I've done lots of automotive cores and you can basically send in anything, but a $20 caliper != $7000 engine credit, I just don't think engine sellers realize this, or they hope that buyers are naive enough to.

Even my local FBO A&P who is kinda shady, I don't think is going to hand out core credit without getting a running unit with logs. If they rebuild it, they still have the liability on it and accepting junk parts for credits is not a way to stay in business long.
 

TFF

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A local shop is going to want to use your engine. If you are trying to sell a core you own for cash, it’s worth whatever someone will pay on barnstormers.

There was one engine on barnstormers some odd designation. The engine went straight into the ground in a crash. Hub was folded over 90 deg. It went for about $6000 because that data tag was worth that. Someone on another forum bought it and was happy to find it. certified plane without the right engine on the front is parts

Everything under the tag is a part. Profit rebuilding an engine at a price requires stuff to be reused. Lycoming will throw everything away for quality control. Their reputation rides on that. You can literally get a new engine from them as an overhaul. A regular shop can’t do that. Value of a wrecked engine like that doesn’t happened very often.

To know what your engine is worth is free market. Book core values are there to make sure you turn an engine in. If it was only a couple of thousand, I would have payed the penalty my self and had a stack of engines. We turned in great engines. Airplanes are not scrapped at the same rate as cars. Less inventory and because of usage the quality has to be higher or it’s not useable.
 

pfarber

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Lycoming will throw everything away for quality control.
I was told many moons ago that cases and cranks were used after testing if within serviceable specs. Even for a zero timed engine, as if the part, ANY part, meets factory new dimensions, it can be used as new. Not sure how true that is, but it sounds legit because that's what you are buying, a crank with journals at X dimension. The log book makes it a zero time engine, not the actual time on the parts.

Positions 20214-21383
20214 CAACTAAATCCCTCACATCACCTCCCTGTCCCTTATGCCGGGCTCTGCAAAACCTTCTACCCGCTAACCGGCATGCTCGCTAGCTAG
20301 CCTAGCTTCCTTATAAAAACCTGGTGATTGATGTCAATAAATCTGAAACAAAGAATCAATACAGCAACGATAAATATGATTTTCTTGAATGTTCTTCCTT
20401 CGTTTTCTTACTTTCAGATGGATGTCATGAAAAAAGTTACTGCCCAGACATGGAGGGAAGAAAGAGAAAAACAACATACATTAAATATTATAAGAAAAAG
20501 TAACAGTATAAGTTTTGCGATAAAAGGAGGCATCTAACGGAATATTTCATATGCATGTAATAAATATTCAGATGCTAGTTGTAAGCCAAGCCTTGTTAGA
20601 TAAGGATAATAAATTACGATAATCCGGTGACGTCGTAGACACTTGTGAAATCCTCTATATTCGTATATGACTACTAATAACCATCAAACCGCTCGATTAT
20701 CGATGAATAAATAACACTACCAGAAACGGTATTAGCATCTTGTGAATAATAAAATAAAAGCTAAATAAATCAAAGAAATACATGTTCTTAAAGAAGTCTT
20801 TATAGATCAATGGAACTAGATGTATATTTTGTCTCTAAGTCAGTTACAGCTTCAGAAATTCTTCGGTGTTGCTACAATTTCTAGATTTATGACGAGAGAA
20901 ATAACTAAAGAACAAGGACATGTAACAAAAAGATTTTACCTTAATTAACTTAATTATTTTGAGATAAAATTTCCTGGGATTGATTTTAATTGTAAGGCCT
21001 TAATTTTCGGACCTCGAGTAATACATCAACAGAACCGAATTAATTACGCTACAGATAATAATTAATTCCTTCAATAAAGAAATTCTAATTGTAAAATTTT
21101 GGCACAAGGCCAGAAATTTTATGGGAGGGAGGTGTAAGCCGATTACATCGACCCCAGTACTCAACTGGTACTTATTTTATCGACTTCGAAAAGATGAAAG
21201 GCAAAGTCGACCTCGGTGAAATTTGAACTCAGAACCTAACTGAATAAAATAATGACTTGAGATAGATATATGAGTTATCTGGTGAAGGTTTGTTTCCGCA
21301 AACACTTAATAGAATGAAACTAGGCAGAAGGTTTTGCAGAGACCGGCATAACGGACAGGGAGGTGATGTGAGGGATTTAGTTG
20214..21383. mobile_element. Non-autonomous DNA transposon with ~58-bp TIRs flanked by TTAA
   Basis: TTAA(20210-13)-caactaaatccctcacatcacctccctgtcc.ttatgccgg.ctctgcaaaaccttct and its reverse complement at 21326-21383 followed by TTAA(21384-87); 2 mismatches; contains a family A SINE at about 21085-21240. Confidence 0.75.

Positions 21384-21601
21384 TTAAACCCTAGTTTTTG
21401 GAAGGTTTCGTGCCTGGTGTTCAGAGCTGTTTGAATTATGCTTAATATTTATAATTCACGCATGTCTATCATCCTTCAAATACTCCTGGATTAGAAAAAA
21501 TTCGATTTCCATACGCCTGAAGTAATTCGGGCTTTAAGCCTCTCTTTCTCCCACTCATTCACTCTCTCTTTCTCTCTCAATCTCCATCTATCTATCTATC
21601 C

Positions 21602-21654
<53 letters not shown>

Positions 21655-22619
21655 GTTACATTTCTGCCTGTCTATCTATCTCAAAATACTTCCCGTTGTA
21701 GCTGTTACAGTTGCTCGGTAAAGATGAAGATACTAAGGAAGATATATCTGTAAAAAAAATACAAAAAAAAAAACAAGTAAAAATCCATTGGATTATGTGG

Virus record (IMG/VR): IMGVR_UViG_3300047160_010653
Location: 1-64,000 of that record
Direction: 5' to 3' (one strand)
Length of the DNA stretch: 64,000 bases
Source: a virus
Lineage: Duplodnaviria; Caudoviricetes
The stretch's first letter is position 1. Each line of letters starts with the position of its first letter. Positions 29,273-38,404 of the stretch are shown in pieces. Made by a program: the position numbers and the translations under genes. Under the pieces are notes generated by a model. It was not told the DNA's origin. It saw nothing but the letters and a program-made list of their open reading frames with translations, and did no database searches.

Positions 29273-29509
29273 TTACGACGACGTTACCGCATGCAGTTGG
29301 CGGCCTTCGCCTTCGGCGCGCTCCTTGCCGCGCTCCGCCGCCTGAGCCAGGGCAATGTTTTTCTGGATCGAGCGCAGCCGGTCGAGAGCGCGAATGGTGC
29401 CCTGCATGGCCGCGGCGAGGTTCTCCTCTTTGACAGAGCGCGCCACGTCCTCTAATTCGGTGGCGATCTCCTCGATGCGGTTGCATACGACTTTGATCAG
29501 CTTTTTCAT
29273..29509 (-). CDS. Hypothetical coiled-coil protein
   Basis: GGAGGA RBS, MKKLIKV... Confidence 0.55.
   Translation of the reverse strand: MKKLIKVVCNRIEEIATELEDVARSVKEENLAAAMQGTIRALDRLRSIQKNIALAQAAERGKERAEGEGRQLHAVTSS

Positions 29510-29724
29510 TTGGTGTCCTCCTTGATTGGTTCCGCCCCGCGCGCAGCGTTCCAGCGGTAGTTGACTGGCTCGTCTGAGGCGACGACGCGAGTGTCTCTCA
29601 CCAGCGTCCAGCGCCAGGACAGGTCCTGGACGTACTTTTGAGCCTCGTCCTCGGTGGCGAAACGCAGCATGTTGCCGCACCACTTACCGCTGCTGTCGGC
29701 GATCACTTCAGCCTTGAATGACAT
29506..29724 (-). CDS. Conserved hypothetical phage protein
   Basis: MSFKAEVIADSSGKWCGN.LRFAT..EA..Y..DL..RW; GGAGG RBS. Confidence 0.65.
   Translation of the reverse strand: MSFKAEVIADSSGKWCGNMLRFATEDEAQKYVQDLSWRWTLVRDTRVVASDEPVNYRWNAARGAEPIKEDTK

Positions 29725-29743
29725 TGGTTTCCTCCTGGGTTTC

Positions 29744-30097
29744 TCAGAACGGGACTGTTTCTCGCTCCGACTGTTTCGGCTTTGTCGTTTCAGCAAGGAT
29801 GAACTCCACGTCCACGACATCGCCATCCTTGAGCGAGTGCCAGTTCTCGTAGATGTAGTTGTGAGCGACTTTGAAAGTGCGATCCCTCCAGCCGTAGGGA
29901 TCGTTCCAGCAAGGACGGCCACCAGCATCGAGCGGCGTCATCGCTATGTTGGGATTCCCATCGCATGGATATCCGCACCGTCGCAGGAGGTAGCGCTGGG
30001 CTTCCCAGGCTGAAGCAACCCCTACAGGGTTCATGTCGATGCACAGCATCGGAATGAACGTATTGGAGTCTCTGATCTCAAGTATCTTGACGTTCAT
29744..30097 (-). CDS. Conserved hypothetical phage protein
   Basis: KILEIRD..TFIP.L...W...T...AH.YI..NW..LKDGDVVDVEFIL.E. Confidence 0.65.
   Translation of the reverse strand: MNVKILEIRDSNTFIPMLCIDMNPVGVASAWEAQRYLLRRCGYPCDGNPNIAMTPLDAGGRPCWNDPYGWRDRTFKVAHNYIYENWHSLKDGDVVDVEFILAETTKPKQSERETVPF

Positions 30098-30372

TFF

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They don’t often, but remember they have to deliver the product. They also make not just rebuild. If they really need a case that is not in the shelf, they will grab a new one. Crank, same. Crank too, have been upgraded, turn in certain ones and they just junk them. About twenty years ago Lycoming got smart. They stopped selling used parts to rebuilders. Selling those parts put them in a disadvantage in the market. Made them the only game in town until Superior and ECI started making clones.

I have received new cases and new cranks. Not on the same engine, but there is something you can tell when you get an engine from them. A friend who use to work for an OEM said the overhauls Lycoming supplies actually have closer tolerances than new. Not that they are skimping, just more attention. Each work station has two people. One is lead on new engines and the other is helper; they reverse the roles on the rebuilt/ overhauls.

More riding on the overhaul because the person buying is personally selecting that choice. Problem is getting unhappy people one on one. OEM it’s bought as a package. Pissed owner, but directed to a different ear.

There is new, rebuilt , and overhaul. New has to be new. Rebuilt is Zero timed at the factory only. All the parts have to meet new measurements. Overhaul has to meet overhaul measurements. Don’t confuse manufacturers overhaul requirements to the FAAs. Manufacturers add stuff for their liability. FAA says if it measures its good.

My crank was standard bearings. It could have gone in an overhaul legitimately. The measurements were as close to the edge as one could. Looking at the numbers I could have put standard bearings in, but they were only .0005” from being the start of .003 under. Polish and make it undersize or leave and stay standard. Which way would an unscrupulous overhaul go? Like before I went to .006 for some other issues added in. Of course undersize bearing are double price of standard.